December  2021, 16(4): 513-533. doi: 10.3934/nhm.2021015

Qualitative properties of mathematical model for data flow

1. 

Computational and Applied Mathematics Group, Oak Ridge National Laboratory, 1 Bethel Valley Road, Bldg. 5700, Oak Ridge, TN 37831-6164, USA

2. 

Department of Mathematics, University of Tennessee, 227 Ayres Hall. 1403 Circle Drive. Knoxville TN 37996-1320, USA

3. 

Institut für Geometrie und Praktische Mathematik (IGPM), RWTH Aachen University, Templergraben 55, 52062 Aachen, Germany

* Corresponding author: Giuseppe Visconti

Received  November 2020 Revised  May 2021 Published  December 2021 Early access  July 2021

Fund Project: The United States Government retains and the publisher, by accepting the article for publication, acknowledges that the United States Government retains a non-exclusive, paid-up, irrevocable, world-wide license to publish or reproduce the published form of this manuscript, or allow others to do so, for the United States Government purposes. The Department of Energy will provide public access to these results of federally sponsored research in accordance with the DOE Public Access Plan (http://energy.gov/downloads/doe-public-access-plan)

In this paper, properties of a recently proposed mathematical model for data flow in large-scale asynchronous computer systems are analyzed. In particular, the existence of special weak solutions based on propagating fronts is established. Qualitative properties of these solutions are investigated, both theoretically and numerically.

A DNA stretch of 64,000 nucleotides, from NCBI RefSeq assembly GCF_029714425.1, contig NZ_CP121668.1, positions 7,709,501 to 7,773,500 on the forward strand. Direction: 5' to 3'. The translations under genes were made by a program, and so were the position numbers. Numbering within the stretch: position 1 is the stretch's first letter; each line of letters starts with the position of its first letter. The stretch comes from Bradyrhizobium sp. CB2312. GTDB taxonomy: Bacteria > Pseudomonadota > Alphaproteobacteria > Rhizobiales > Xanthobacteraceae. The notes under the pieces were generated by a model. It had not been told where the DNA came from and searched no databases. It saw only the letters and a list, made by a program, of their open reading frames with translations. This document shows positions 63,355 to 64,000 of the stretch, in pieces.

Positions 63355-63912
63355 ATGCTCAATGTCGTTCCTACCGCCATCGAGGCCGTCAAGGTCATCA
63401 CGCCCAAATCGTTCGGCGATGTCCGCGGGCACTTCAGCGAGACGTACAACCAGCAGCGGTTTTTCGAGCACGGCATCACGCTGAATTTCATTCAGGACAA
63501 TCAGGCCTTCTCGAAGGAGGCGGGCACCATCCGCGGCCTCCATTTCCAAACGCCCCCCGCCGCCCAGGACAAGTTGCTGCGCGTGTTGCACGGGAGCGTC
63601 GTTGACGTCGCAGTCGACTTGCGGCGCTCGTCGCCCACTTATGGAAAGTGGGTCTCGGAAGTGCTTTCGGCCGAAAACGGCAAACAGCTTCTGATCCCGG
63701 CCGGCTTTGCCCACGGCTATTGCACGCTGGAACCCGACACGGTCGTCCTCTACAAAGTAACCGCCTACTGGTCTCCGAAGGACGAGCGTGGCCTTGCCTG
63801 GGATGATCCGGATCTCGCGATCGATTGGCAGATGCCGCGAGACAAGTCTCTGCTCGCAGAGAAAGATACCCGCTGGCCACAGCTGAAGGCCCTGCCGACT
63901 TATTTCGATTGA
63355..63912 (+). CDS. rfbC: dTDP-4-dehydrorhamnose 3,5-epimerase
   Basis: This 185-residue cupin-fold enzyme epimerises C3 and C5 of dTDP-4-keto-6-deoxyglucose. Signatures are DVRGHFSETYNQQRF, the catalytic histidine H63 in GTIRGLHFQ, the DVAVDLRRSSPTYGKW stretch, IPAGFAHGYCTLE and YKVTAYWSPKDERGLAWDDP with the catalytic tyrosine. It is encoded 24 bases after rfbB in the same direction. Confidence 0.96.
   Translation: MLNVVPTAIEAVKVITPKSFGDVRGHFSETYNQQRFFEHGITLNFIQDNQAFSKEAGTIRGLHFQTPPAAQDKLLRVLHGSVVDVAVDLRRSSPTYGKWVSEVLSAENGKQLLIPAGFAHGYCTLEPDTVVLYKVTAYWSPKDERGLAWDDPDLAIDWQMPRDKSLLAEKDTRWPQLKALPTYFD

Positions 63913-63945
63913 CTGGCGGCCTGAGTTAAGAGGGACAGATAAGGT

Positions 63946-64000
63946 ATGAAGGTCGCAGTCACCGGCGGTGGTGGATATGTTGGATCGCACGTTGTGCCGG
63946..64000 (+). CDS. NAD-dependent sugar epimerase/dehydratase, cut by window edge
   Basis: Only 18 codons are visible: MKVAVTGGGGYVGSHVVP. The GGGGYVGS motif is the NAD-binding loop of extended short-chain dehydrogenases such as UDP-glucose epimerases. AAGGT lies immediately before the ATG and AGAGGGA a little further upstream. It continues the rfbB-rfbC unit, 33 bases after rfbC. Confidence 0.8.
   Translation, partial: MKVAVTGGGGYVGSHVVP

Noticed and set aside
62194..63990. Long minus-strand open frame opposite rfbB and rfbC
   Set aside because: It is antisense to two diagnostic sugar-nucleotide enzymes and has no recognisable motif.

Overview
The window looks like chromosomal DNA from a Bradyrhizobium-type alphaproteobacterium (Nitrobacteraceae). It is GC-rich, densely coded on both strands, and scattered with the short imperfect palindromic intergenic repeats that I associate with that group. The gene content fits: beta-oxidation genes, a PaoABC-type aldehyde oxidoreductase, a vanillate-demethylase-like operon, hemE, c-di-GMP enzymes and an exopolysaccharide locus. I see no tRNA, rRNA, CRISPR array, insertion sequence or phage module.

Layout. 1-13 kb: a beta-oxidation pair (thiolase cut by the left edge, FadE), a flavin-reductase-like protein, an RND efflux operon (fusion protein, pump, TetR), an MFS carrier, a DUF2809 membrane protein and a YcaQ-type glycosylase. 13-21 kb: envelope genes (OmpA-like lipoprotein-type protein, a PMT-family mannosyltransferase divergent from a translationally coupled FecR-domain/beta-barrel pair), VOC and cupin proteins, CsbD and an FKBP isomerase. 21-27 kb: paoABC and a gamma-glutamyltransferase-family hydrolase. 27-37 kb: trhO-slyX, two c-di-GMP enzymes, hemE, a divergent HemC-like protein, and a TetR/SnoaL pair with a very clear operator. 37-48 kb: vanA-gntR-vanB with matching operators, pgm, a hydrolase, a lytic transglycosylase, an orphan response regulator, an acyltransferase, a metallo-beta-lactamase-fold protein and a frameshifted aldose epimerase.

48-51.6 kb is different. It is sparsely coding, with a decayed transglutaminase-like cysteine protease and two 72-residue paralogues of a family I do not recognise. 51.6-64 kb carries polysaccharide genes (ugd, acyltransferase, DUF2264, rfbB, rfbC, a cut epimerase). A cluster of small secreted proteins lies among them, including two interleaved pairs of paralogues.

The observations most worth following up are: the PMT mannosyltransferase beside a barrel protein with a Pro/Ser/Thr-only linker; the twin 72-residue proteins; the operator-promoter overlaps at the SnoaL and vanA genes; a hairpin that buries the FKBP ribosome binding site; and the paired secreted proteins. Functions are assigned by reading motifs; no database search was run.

Citation: Cory D. Hauck, Michael Herty, Giuseppe Visconti. Qualitative properties of mathematical model for data flow. Networks and Heterogeneous Media, 2021, 16 (4) : 513-533. doi: 10.3934/nhm.2021015
References:
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C. Appert-RollandP. Degond and S. Motsch, Two-way multi-lane traffic model for pedestrians in corridors, Netw. Heterog. Media, 6 (2011), 351-381.  doi: 10.3934/nhm.2011.6.351.

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D. ArmbrusterP. Degond and C. Ringhofer, A model for the dynamics of large queuing networks and supply chains, SIAM J. Appl. Math., 66 (2006), 896-920.  doi: 10.1137/040604625.

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D. ArmbrusterS. Göttlich and M. Herty, A scalar conservation law with discontinuous flux for supply chains with finite buffers, SIAM J. Appl. Math., 71 (2011), 1070-1087.  doi: 10.1137/100809374.

[4]

A. AwA. KlarT. Materne and M. Rascle, Derivation of continuum traffic flow models from microscopic follow-the-leader models, SIAM J. Appl. Math., 63 (2002), 259-278.  doi: 10.1137/S0036139900380955.

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R. C. BarnardK. Huang and C. Hauck, A mathematical model of asynchronous data flow in parallel computers, IMA Journal of Applied Mathematics, 85 (2020), 865-891.  doi: 10.1093/imamat/hxaa031.

[6]

N. Bellomo and C. Dogbé, On the modelling crowd dynamics from scaling to hyperbolic macroscopic models, Mathematical Models and Methods in Applied Sciences, 18 (2008), 1317-1345.  doi: 10.1142/S0218202508003054.

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H. Chan, M. J. Cherukara, B. Narayanan, T. D. Loeffler, C. Benmore, S. K. Gray and S. K. R. S. Sankaranarayanan, Machine learning coarse grained models for water, Nature Communications, 10 (2019), 379. doi: 10.1038/s41467-018-08222-6.

[8]

A. ChertockA. KurganovA. Polizzi and I. Timofeyev, Pedestrian flow models with slowdown interactions, Mathematical Models and Methods in Applied Sciences, 24 (2014), 249-275.  doi: 10.1142/S0218202513400083.

[9]

C. M. Dafermos, Polygonal approximations of solutions of the initial value problem for a conservation law, J. Math. Anal. Appl., 38 (1972), 33-41.  doi: 10.1016/0022-247X(72)90114-X.

[10]

C. M. Dafermos, Hyperbolic Conservation Laws in Continuum Physics, vol. 325 of Grundlehren der Mathematischen Wissenschaften [Fundamental Principles of Mathematical Sciences], 2nd edition doi: 10.1007/3-540-29089-3.